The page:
The Index of Industrial Production grew by 20.5 percent in June 2020 over its level in May. It therefore continued its recovery path that began in May, for the second consecutive month. The IIP had shrunk by 54.3 percent in April. This was after shrinking by 12.7 percent in March and 2.3 percent in February. In May, it grew 67 percent before rising by another 20.5 percent in June.
Yet, the index at 107.8 in June was 16.6 percent lower than its level a year ago. It was also much lower than it was before the lockdown. The index is nearly 20 percent lower than its level in February, for example.
The impact of the lockdown on the first quarter of 2020-21 has been severe. The IIP during this quarter was 35.9 percent lower compared to its level a year ago. This also needs to be seen in the light of the fact that this was the fourth consecutive quarter of a year-on-year fall in the IIP.
Not only was the IIP in the red for three consecutive quarters before the lockdown dealt a body blow, it was also getting deeper into the red with every subsequent quarter. It was down by 0.4 percent in the quarter ended September 2019; then it was down by 1.4 percent in the quarter ended December 2019; and 4.3 percent in the quarter ended December 2019 before tanking 35.9 percent in the lockdown.
The index in the quarter ended June 2020 had nose-dived to 83.6.
In spite of a recovery in the IIP during May and June, the first-quarter index of each major economic activity index and each end-use index is lower than it was in any of the past corresponding first quarters. The decline in these indices in the June 2020 quarter compared to the previous year was between 15 and 65 percent.
By June 2020, a recovery was seen in two major sub-indices of IIP. These are electricity and consumer non-durables. The recovery in the former is also seen in the data released by the Central Electricity Authority. Electricity generation in June was higher than it was anytime since October 2019. This recovery has continued and even strengthened in July in respect of conventional energy which forms bulk of the total generation.
The recovery in electricity generation is somewhat intriguing because it is bereft of any corresponding increase in the rest of the industrial sector or even services because most of the services sector is still under a shutdown.
The recovery in consumer non-durables does not support the increase in electricity generation. The two are quite independent because consumer non-durables are not power-hungry products like steel and aluminium are. But, the recovery in consumer non-durables seems a lot more plausible. This is because it comprises largely of food products, beverages, tobacco and toiletries whose demand has recovered as the lockdown has eased controls on their production and movement.
Consumer non-durables also include pharmaceuticals whose demand could have increased under the current conditions where people are likely to have become a lot more careful in treating small infections or reacting to even minor symptoms in the hope of not having to visit a hospital or even a dispensary.
Product-wise details of production would be available after a few days. These would reveal the precise sources of the increase in this index. The initial release of the IIP only includes the broad index components.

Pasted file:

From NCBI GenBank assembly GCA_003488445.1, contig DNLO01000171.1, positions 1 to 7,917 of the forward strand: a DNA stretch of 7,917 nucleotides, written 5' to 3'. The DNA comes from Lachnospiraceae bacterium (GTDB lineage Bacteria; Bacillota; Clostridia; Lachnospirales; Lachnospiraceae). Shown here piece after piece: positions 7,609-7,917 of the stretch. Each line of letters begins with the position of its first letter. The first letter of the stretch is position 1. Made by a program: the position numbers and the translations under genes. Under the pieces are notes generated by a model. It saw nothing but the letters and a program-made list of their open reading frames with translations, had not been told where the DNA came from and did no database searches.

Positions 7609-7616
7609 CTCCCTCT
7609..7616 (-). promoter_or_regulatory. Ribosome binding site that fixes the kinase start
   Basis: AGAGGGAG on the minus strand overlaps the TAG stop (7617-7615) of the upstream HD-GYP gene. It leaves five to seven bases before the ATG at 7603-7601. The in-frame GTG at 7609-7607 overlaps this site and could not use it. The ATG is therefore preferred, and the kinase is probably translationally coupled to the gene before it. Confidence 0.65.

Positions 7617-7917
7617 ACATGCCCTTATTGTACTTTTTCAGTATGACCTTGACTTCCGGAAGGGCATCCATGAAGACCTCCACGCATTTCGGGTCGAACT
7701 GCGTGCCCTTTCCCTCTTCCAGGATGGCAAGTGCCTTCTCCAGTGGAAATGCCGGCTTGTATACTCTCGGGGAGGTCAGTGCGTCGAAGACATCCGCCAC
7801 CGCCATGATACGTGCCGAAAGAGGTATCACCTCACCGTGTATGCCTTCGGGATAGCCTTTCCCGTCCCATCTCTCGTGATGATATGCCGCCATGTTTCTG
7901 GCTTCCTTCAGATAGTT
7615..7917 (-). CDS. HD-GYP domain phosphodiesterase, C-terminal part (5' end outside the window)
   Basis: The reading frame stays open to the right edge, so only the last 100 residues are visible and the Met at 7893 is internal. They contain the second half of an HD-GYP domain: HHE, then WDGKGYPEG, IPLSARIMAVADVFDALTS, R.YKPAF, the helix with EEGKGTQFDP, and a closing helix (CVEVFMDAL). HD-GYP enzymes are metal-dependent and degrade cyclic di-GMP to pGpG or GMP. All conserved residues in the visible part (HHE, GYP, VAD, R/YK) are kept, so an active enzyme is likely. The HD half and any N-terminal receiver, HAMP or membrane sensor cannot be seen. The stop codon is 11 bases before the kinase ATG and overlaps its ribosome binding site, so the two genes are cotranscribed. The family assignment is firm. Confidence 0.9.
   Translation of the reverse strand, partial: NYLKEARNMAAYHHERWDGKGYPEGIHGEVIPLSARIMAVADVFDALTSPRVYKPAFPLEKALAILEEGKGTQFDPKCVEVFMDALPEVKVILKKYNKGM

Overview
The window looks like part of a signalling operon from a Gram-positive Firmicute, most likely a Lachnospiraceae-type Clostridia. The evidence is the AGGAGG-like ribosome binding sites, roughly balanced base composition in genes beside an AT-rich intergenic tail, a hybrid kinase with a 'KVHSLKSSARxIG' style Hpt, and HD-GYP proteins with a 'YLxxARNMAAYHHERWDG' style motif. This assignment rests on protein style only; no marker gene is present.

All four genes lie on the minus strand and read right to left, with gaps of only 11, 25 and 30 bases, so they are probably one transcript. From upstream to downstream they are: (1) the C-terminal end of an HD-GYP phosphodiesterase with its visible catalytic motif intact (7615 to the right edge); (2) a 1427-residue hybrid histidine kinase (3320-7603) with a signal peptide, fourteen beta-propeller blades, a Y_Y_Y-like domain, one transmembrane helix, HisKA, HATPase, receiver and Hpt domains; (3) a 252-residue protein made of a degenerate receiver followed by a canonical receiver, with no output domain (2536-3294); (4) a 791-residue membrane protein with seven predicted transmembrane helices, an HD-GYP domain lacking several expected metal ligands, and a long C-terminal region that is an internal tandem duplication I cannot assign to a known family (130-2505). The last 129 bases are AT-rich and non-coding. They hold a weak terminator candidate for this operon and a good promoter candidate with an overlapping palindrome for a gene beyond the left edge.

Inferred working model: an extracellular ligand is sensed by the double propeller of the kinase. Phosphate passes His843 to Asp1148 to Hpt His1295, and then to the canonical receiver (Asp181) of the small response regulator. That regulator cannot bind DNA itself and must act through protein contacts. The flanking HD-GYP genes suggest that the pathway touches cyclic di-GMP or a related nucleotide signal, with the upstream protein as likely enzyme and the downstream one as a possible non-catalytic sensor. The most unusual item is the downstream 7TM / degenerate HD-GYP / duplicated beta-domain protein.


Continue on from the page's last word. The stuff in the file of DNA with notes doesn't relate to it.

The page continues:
The index of capital goods production has been the worst performer so far. The fall in this index was extraordinary in April. The index, which has a base of 100, was at 7.1 in the month. No major index has ever fallen so sharply. The index has since recovered but, at 64.3 in June 2020 it was still 36.9 percent lower than its level a year ago.
As the fall in April was surprising, the recovery during May and June is also astonishing. Capital investment is expected to be the biggest casualty during an economic lockdown. Production of capital goods is likely to suffer poor growth as a result. But, there is some traction in an associated industry which indicates that capital goods may not suffer too badly.
Hope is held out in the recovery seen in infrastructure and construction goods index. The index had fallen to 20.6 in April, but was back at 110.7 in June. This is still a distance from its level of around 145 before the lockdown. Yet, it is an exceptional rebound. Cement production has been growing well after April.
The gradual removal of lockdown restrictions and the consequent easing of movement of goods and labour are helping in the resumption of several stalled investment projects. It is likely that promoters are keen to complete outstanding projects. This can lend some traction to the production of construction goods and also capital goods.
The recovery in the IIP is therefore more in the nature of a “catch-up”. Consumers are catching up again on basic demand for consumption goods and entrepreneurs are catching up on suspended construction activities. None of this implies a recovery to normal industrial activities anytime soon. As of June 2020, the IIP was 16.4 percent lower than its average in 2019-20.
Recovery in the remaining part of 2020 – 21 could be more challenging than the gains made during May and June 2020. This is because household incomes have shrunk and governments are constrained by falling revenues because of the lockdown. The economy lacks sufficient demand buoyancy to fuel a complete recovery. Besides, the quarter ended June 2020 was the fourth consecutive quarter when the IIP registered a year-on-year decline. Industry was in recession before the lockdown. The lockdown just made it much worse. A recovery cannot be automatic or easy.